Wisconsin Gov. Scott Walker, who appears to be laying the groundwork for a 2016 presidential run, is getting attention for his entitlement reform. He is one of 25 Republican governors who are rejecting the health law’s expansion of Medicaid. But Wisconsin’s own Medicaid program, known as BadgerCare, was more generous than many states, and now Walker wants to transfer many of those people to the insurance marketplace created by the law. It’s a plan that allows Walker to reject Obamacare, turn down federal money on the table, but still provide health coverage to many of Wisconsin’s poor and working poor residents.
“It’s part of overall reform,” Walker said, “where our goal is to get more people out into the workplace, more people covered when it comes to health care and fewer people dependent on the government, not because we’ve kicked them out but we’ve empowered them to take control of their own destiny.”
Walker’s plan opens up Medicaid in Wisconsin to about 83,000 poor, childless adults. They were previously locked out because of a cap on the number of people who could be in the program. At the same time, Walker announced that Medicaid is being cancelled for 77,000 people who have incomes above the poverty line.
Walker’s maneuver is possible because Wisconsin’s Medicaid program was already one of the more inclusive ones in the country. It allowed people making up to 200 percent of the federal poverty level to be covered by BadgerCare. Now he wants to roll BadgerCare eligibility back to 100 percent of the poverty line, and put everyone making between 100 percent and 200 percent – a range of $11,490 to $22,980 for a single person – into private, subsidized coverage that they buy on the new marketplace.
Walker says everyone losing coverage will be able to buy subsidized plans under the Affordable Care Act, and many will find monthly premiums under 20 bucks.
“You’re going to hear some detractors claim that moving people to the private market or to the exchanges isn’t affordable,” Walker says. “I think most people would find it hard to imagine that with the tax subsidies, that $19 a month is somehow not affordable. I think it is.”
Jessica Jaglowski is a stay-at-home mom in Milwaukee who recently got a letter from the state saying she would be dropped from Medicaid. Her husband will be able to get coverage through his job, and their kids can stay on Medicaid. So Jaglowski’s on her own in the family trying to stay insured.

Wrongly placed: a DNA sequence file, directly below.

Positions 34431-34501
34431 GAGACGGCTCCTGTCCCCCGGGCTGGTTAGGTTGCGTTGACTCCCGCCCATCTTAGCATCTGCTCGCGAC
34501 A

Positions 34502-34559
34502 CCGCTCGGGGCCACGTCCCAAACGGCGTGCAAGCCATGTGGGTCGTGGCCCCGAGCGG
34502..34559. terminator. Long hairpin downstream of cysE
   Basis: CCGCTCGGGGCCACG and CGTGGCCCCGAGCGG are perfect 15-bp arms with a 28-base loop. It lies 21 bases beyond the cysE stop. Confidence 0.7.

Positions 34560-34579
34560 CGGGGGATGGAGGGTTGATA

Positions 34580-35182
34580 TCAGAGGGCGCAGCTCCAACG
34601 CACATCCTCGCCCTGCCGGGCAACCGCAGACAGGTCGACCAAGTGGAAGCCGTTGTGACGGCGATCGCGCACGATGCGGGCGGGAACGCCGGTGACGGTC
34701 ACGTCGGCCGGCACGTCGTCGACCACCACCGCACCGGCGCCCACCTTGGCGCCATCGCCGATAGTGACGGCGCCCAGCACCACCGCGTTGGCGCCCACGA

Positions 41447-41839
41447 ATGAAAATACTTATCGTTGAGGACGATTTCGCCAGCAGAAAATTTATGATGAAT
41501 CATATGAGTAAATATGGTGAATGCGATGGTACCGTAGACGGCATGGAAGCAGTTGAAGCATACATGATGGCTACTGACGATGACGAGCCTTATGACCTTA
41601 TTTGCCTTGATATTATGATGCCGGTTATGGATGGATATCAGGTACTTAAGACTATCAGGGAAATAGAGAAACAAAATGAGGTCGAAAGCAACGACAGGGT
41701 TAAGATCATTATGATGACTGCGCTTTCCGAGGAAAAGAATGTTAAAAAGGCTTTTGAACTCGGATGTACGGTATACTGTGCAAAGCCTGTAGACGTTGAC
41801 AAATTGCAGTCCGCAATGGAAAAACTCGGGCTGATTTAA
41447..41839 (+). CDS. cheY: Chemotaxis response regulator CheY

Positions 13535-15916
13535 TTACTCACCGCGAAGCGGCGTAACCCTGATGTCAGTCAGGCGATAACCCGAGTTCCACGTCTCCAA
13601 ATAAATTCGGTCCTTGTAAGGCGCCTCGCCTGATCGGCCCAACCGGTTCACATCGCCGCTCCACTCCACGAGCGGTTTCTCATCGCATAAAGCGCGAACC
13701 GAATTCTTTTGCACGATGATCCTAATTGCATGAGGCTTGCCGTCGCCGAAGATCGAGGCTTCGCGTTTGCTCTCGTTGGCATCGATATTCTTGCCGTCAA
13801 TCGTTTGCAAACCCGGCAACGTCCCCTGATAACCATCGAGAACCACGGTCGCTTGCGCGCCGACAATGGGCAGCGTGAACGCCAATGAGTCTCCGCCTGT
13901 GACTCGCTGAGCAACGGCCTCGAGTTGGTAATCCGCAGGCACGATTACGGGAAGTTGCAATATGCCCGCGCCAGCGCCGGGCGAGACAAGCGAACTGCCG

“It’s somewhat comforting to hear that there are exchange options available, but we don’t know what those will mean and what will be covered, and what doctors we’ll get to see” Jaglowski says. “It is very stressful, and it’s overwhelming looking through the plans because we don’t even know really where to start.”
Judy Solomon, a health policy researcher at the Center on Budget and Policy Priorities, says Walker’s reforms put Wisconsin in a unique position. The state is bumping people off Medicaid but everyone under the poverty line still has a chance at getting coverage.
“There is a positive part of the story, which is that everybody does have a pathway to coverage,” says Solomon.
She says in some states that also rejected a full expansion, there’s a group of adults who don’t qualify for Medicaid and are too poor to get subsidies on the exchange.
Solomon says Wisconsin is a longtime leader in serving the poor, and the state’s decision to reject the federal Medicaid expansion money to cover even more people is puzzling from a fiscal perspective.
“It’s ironic to me that when you have the pathway to providing a uniform system of coverage with the rest of the country that they’ve decided to go in the opposite direction,” she says.
Solomon cites a Kaiser Family Foundation survey showing states that rejected a full expansion are seeing faster growth in Medicaid spending (KHN is an editorially independent program of the foundation). And a non-partisan review estimates Walker’s plan will cost state taxpayers an additional $460 million through 2020 than if he’d gone for a full expansion that would have pulled more federal dollars into the state.
Last week, Walker said he would tweak his plan because of the troubled startup of healthcare.gov, the web portal for 36 states that are relying on the federal government to run their marketplaces.
Walker says he will let the those set to be dropped from Medicaid on Jan. 1 stay on three months longer, so they have more time to sign up for plans on healthcare.gov.
“We are going to take decisive action to make sure that the people of this state, particularly people in need, do not fall through the cracks,” Walker said.
The reprieve is likely to clear the state Legislature in the next few weeks.
Walker’s Medicaid plan requires a waiver from the federal government, which is pending but expected to be approved.KHN (Kaiser Health News) is a national newsroom that produces in-depth journalism about health issues. Together with Policy Analysis and Polling, KHN is one of the three major operating programs at KFF (Kaiser Family Foundation). KFF is an endowed nonprofit organization providing information on health issues to the nation.
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